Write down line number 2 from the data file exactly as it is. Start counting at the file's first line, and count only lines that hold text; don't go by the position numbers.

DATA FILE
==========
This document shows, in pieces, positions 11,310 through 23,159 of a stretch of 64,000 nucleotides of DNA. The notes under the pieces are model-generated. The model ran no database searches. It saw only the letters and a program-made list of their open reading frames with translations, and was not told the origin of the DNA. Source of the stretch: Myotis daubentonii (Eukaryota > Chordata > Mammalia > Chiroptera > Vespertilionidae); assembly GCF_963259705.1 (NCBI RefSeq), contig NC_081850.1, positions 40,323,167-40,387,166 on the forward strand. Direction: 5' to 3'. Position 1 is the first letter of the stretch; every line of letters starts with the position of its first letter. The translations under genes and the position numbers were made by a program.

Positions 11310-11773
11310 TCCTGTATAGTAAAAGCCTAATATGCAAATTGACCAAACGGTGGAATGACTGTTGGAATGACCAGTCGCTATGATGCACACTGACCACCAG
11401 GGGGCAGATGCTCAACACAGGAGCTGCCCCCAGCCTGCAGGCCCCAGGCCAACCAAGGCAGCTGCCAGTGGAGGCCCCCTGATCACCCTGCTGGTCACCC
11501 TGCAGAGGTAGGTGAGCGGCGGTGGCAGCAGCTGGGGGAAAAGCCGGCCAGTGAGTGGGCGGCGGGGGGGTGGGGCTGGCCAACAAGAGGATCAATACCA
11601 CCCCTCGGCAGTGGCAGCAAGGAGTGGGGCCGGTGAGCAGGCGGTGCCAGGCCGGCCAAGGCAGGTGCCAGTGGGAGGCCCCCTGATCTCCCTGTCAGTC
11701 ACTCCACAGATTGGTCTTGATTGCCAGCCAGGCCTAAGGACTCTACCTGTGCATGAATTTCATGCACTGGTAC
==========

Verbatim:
Positions 11310-11773